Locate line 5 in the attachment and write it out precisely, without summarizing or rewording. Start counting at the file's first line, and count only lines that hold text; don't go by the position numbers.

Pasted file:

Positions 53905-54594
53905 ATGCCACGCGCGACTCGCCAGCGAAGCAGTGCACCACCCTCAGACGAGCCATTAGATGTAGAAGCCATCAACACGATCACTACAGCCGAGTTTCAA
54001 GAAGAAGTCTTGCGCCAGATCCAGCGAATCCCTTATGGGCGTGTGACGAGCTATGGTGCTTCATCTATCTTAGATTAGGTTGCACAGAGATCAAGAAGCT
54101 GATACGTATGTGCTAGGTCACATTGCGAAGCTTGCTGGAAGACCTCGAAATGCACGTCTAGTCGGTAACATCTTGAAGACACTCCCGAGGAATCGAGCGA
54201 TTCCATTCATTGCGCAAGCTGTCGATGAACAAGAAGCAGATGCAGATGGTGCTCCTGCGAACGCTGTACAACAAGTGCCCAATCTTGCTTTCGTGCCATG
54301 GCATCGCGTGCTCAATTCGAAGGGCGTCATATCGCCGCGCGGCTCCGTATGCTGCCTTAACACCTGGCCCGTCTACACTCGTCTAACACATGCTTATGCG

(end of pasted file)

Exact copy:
54201 TTCCATTCATTGCGCAAGCTGTCGATGAACAAGAAGCAGATGCAGATGGTGCTCCTGCGAACGCTGTACAACAAGTGCCCAATCTTGCTTTCGTGCCATG